Marketing

Published on February 11th, 2017 | by admin

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The Importance Of Customer Relationship Management

“It’s ten times easier to retain an existing customer than to attract a new one.” This is a cliché in business, mostly because it’s true.

Even in sectors such as vehicle sales or construction, where a sale can generally be considered to be a one-off affair, cultivating healthy relationships with customers can have surprising benefits, such as leading to word-of-mouth publicity you may not see the fruits of until months down the line. If you supply essential material to the same buyers regularly, or have ventured into the world of online sales, understanding your customers and constantly strengthening your links to them becomes critical to your success.

The Importance Of Customer Relationship Management

Customer Relationship Management

Most businesses already use software to keep track of their accounts and inventory; one of the best reasons for this is that these packages usually provide business intelligence (BI) in a condensed, useful form. For instance, your ERP package may advise you on how to schedule orders to optimize both stock levels and cash flow, while accounting software might suggest how to manage customer credit accounts better. This frees managers from the task of looking at every single invoice and line item, and make data-driven decisions without suffocating in detail.

Customer relationship management (or, CRM) software offers similar automation when it comes to controlling and understanding relationships with individual customers, or groups of them. One way to think of it is as an incremental improvement on storing customer data in a database or spreadsheet, which automatically interacts with accounting software, email programs and mobile or web apps. If implemented correctly, it will prevent you from trying to sell snow to Eskimos, and can even identify sales leads for future follow-up.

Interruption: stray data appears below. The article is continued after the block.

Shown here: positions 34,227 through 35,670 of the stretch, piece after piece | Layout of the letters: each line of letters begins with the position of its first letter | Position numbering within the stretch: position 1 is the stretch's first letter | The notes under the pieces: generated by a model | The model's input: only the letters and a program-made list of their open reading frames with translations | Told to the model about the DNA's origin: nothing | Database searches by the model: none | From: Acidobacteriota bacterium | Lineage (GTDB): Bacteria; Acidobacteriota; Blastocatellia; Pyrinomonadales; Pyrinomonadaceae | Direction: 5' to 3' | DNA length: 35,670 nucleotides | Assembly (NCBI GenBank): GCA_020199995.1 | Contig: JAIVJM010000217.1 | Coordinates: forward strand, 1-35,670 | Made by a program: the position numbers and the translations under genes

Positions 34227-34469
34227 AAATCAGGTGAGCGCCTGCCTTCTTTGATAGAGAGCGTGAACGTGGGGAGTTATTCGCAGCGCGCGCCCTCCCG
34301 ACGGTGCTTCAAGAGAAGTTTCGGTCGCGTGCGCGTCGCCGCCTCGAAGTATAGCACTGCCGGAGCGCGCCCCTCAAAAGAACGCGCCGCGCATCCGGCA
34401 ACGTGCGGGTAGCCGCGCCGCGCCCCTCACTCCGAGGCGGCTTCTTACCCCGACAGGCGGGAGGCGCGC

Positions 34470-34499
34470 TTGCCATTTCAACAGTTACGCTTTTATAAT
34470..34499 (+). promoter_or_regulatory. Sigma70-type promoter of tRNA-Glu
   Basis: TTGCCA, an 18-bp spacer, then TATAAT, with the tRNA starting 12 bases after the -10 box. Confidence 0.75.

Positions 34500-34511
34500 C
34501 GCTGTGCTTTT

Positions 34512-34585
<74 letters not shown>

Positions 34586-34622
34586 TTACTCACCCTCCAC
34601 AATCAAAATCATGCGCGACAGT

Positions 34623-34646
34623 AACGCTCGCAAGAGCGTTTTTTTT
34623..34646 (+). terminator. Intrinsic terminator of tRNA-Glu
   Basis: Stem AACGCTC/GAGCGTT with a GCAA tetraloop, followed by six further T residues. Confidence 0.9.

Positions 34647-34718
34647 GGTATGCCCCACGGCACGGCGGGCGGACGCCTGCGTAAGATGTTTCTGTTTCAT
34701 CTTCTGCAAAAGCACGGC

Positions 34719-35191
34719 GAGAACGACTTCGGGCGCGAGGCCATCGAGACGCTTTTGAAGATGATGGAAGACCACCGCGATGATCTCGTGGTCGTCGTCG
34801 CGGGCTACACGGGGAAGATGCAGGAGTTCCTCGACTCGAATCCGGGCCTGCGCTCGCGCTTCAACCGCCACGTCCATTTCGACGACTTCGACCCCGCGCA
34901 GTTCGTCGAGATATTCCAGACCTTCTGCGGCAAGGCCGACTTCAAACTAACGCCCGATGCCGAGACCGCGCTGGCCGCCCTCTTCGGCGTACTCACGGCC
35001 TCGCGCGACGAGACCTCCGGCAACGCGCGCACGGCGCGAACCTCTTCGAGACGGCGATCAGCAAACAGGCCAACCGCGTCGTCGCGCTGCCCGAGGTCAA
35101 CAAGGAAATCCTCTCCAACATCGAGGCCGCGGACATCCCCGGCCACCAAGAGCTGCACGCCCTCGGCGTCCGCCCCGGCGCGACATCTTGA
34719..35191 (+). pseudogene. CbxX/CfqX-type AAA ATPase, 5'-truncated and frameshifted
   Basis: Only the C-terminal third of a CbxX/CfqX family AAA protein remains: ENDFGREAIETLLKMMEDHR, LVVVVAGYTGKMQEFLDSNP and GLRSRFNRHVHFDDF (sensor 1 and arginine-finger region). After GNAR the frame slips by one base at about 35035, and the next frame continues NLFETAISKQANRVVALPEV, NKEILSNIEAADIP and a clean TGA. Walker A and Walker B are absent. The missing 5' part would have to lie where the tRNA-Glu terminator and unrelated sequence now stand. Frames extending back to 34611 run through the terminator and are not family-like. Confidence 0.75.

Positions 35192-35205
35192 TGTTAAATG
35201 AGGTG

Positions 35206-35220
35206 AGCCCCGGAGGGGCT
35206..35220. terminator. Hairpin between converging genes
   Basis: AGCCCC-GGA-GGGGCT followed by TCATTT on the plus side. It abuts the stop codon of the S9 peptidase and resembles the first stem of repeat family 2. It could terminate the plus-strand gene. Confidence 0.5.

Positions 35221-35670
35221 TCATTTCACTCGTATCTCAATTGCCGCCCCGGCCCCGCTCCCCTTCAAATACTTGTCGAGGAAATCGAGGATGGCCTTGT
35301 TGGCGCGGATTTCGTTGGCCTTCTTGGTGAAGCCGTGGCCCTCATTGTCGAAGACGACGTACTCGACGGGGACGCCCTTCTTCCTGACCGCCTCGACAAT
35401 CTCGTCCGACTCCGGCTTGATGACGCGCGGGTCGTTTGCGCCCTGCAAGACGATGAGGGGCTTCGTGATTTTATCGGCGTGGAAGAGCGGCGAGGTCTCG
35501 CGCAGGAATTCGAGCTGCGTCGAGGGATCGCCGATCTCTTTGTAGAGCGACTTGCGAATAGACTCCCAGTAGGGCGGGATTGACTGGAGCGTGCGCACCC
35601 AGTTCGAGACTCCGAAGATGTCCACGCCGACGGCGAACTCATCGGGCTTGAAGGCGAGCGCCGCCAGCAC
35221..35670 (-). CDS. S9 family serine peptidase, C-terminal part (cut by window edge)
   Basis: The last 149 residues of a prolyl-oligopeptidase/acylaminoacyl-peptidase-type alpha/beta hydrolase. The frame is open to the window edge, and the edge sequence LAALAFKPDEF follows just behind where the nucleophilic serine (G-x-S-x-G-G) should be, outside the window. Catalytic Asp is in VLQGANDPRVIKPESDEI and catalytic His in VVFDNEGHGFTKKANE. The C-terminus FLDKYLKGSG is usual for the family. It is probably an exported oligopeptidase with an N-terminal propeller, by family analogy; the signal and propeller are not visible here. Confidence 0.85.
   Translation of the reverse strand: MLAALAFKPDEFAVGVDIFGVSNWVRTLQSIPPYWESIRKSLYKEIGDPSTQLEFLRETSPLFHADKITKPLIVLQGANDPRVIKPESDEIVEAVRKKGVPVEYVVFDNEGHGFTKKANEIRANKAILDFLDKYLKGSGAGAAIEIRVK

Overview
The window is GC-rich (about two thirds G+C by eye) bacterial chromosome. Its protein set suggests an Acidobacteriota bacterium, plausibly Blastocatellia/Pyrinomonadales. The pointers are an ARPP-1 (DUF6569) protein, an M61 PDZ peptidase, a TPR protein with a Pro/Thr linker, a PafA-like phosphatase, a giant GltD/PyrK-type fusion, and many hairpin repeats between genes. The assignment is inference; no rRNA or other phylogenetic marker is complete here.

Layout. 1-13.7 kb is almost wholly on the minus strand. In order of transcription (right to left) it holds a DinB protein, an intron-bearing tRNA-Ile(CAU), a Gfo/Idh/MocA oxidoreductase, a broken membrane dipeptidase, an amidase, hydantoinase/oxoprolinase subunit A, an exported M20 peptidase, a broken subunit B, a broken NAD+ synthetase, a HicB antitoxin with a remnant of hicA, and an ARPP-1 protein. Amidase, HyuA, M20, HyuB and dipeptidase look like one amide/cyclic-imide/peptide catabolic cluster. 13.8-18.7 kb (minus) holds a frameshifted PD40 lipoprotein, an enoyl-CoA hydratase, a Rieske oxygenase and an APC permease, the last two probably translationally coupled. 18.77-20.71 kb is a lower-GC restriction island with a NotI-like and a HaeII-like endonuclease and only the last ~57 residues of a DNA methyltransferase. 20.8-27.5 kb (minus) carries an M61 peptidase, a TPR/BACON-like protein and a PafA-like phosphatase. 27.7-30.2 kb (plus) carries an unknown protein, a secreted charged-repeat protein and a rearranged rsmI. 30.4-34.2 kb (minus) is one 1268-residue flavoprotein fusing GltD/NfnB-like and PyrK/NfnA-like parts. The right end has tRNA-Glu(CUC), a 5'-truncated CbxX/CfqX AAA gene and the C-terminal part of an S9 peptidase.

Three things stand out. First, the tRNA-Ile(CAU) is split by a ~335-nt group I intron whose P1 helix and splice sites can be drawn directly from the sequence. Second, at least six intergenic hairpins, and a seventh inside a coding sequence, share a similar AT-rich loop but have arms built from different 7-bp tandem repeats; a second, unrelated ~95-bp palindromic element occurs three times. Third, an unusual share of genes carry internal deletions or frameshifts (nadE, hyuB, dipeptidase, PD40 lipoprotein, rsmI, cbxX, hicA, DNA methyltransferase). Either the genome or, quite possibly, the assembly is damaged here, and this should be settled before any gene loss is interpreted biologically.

How it Works

You will probably find that you have some customers who buy the same quantity of the same lines every month, while others’ orders change frequently. Either category, depending on your industry, might be a good prospect or up-selling or cross-selling. Some will be in the habit of spending a little, often, while others could be buying in bulk, occasionally, taking advantage of volume discounts.

These kinds of differences in customer behaviors can be pointed out by CRM software, showing you which customers are most profitable, which accounts can benefit from additional sales attention, and more. These suggestions will be based on objective data instead of opinions or personal relationships. Classifying your customers accordingly will allow you to target marketing efforts most effectively, thereby increasing sales. Leveling up your customer service will help your business.

Some Benefits of CRM

Customer Retention: Customers leave suppliers for all kinds of reasons; but the emotional and experiential aspects are often ignored. As one example, buyers who find a given website difficult to use are often willing to pay 10% more at a competitor. On the other hand, getting a customer to spend more than he expected, for something he didn’t realize he wanted, can actually keep him coming back for more.

Targeted Marketing: Instead of sales staff phoning every customer once a month to ask how they are, CRM software can collate data on previous interactions and invoices to make more focused efforts possible. You can identify your most profitable customers and accounts with future potential.

Instant Overview: Using a “dashboard” kind of display, you can easily see the status of every customer: when they last ordered or phoned, what their project and payment status is, etc. Especially for service businesses, not having to keep all this information in your head can save a good deal of time.


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